Small sample size can lead to premature estimation

Calling his shot. - Casey Sapio-USA TODAY Sports

Having problems with premature estimation? Check your sample size. The Phoenix Suns are off to a scintillating start, but what kind of bellwether does seven games provide?

Some of us have done it.  A season starts with fireworks and a person becomes enthralled with the early returns. Optimism and ardor abound.  Then it fizzles out.  Premature estimation.

But it also goes the other way.  Sometimes the early indicators do tell the true story and that passion builds to a rumbling crescendo.

Obviously the latter is preferable.

So, which of these scenarios (completely devoid of innuendo) will the 2013-14 Suns fall into?  Let's look at last season to try to shed some light on the situation...

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Here are the standings from last year on November 12th and again at the end of the season.  Let's examine some trends.

Of the 13 teams with winning records on November 12th, 10 made the playoffs and nine ended up with winning records.

Milwaukee (4-3) finished 38-44, Philadelphia (4-3) finished 34-48, Minnesota (5-2) finished 31-51 and New Orleans (3-2) finished 27-55.

Of the nine teams that started at least 5-2 (Milwaukee, Brooklyn and New York did end up with this record), seven finished with winning records and eight made the playoffs. Minnesota and Milwaukee brought up the rear.

These trends seem to adumbrate quite auspiciously for continued success for the Suns this season.

Now let's look at the biggest outlier, Minnesota.  An injury riddled season for Kevin Love sullied their season, as he only managed to play (ineffectively) in 18 games.  But he wasn't there for the hot start.  Ricky Rubio also dealt with injuries, but he also missed the beginning of the season.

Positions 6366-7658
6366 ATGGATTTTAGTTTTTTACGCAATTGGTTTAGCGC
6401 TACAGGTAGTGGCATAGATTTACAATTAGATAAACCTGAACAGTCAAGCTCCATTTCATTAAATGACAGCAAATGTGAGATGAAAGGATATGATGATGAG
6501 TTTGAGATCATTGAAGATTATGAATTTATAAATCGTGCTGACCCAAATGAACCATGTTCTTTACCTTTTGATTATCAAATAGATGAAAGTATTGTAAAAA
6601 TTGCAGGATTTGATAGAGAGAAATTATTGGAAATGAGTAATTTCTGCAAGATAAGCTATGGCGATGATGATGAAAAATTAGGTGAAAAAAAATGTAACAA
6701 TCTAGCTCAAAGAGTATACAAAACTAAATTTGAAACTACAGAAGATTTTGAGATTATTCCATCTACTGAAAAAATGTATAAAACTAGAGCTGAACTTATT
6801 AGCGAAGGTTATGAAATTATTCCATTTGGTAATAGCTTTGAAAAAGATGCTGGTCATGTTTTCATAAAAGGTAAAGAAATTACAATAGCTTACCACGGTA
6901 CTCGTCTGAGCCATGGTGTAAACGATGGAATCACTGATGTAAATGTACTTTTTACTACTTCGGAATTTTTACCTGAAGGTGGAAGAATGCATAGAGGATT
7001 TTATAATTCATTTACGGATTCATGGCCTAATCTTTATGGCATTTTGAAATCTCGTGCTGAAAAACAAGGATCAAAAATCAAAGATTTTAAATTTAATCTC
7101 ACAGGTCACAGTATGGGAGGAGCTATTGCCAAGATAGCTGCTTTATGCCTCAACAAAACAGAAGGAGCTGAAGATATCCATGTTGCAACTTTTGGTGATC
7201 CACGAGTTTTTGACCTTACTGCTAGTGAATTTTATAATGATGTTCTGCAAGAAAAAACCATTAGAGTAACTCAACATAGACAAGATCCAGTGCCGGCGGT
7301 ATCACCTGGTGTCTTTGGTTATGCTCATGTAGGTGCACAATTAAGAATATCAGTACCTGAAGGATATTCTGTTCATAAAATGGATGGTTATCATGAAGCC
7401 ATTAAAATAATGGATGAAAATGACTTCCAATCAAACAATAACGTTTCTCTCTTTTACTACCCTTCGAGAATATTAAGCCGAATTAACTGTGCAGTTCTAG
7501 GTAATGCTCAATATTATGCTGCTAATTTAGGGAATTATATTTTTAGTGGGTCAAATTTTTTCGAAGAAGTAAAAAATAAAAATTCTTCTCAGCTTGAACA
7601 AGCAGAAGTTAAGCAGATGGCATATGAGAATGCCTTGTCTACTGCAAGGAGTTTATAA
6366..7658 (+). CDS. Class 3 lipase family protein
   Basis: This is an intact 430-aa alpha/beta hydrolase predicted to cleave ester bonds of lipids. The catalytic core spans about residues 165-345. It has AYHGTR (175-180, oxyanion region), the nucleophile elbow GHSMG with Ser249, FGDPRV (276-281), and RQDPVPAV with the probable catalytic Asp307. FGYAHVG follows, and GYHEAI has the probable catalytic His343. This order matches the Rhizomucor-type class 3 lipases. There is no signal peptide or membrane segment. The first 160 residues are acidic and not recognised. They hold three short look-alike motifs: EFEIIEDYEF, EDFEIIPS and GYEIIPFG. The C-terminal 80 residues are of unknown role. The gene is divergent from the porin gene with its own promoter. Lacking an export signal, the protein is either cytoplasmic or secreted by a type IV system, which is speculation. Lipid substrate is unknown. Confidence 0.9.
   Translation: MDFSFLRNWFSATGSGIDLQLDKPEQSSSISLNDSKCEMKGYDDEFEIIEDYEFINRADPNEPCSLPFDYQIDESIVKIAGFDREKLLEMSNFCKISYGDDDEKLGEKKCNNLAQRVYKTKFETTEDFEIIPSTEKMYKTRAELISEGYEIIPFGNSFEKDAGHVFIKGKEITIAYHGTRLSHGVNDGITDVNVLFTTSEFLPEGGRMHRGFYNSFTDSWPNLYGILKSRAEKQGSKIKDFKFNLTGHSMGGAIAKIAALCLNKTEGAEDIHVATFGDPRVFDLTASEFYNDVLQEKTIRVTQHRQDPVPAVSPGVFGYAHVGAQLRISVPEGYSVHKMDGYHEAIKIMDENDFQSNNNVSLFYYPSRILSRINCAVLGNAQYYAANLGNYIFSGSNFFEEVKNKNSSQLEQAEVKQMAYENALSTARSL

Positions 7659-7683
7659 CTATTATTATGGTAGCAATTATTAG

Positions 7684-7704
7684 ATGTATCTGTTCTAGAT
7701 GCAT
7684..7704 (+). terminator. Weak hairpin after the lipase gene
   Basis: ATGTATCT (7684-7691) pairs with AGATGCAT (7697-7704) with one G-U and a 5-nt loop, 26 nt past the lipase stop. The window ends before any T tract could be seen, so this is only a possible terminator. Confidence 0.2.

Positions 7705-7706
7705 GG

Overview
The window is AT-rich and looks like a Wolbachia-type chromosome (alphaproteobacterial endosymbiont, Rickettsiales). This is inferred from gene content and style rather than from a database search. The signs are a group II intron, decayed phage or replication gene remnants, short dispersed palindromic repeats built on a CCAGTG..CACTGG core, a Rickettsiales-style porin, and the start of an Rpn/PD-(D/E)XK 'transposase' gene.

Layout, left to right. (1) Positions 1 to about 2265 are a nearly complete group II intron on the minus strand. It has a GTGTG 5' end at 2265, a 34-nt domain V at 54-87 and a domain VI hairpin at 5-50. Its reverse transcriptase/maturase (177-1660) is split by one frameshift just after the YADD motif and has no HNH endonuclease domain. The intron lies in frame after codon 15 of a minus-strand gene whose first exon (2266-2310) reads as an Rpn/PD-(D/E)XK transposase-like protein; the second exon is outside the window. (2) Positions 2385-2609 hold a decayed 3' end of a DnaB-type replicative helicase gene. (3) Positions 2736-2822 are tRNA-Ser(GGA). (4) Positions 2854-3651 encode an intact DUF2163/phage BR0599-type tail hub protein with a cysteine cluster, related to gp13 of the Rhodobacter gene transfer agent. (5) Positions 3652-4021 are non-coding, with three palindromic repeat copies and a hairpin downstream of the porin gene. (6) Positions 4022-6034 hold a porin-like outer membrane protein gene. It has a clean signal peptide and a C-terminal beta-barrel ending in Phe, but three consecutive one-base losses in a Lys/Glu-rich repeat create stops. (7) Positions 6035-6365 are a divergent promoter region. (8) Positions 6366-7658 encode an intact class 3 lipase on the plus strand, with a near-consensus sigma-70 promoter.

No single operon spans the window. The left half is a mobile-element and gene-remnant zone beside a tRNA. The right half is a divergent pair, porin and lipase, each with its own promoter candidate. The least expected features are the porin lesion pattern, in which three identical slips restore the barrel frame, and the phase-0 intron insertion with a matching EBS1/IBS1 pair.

So who the hell played for them?

Here are the players who logged minutes on opening night.  Nikola Pekovic, Andrei Kirilenko, Brandon Roy, Derrick Williams, Luke Ridnour, Jose Barea, Dante Cunningham, Chase Budinger, Greg Steimsma and Alexey Shved.  Not exactly a murderer's row, but not completely bereft of talent. Roy was starting, but only lasted five games.  Budinger only made it through six. Pekovic missed two games after the 5-2 start (both losses) and 20 games total on the season. Even AK, who started every game he played in, was out for 18.

The Wolves were basically crippled by injuries and didn't even have a chance to build continuity with players popping in and out (or just out) of the rotation.

Milwaukee just didn't turn out to be a very good team.  They didn't suffer any major injuries and even added J.J. Redick and got a contribution from John Henson as the season progressed.

If the Suns are Milwaukee they won't make the playoffs in the Western Conference.  To be Minnesota it would seem like the team would have to suffer catastrophic injuries.

Looking at the opposite end of the spectrum, four teams with losing records after seven games (all 3-4) finished with winning records and made the playoffs.  The Lakers, Warriors, Rockets and Pacers.

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But what if we deviate from the lucky (from above) number seven?

First, let me use an example that I haven't seen brought up yet.  The Charlotte Bobcats started last season with a stellar (by their meager standards) record of 7-5.  Then the wheels fell off and they proceeded to lose 18 straight.  How the hell does that even happen?  Charlotte ended up posting a 21-61 record.

Some of you will probably remember the Bobcats third game of the season, a 117-110 loss, against the Suns.  That was the game Shannon Brown drained six three pointers in the fourth quarter, including several that were impossibly difficult, tenaciously defended attempts.  The typically horrible "Cannon" shots that amazingly went in for a change. Dude was unconscious.

The only win that turned out to be signature in nature was against Indiana, but the Pacers staggered out of the gate. Charlotte did beat a couple middling teams such as Dallas and Milwaukee, and had a victory over the Wolves in their seventh game, which put Minnesota at 5-3 and spelled the beginning of the end.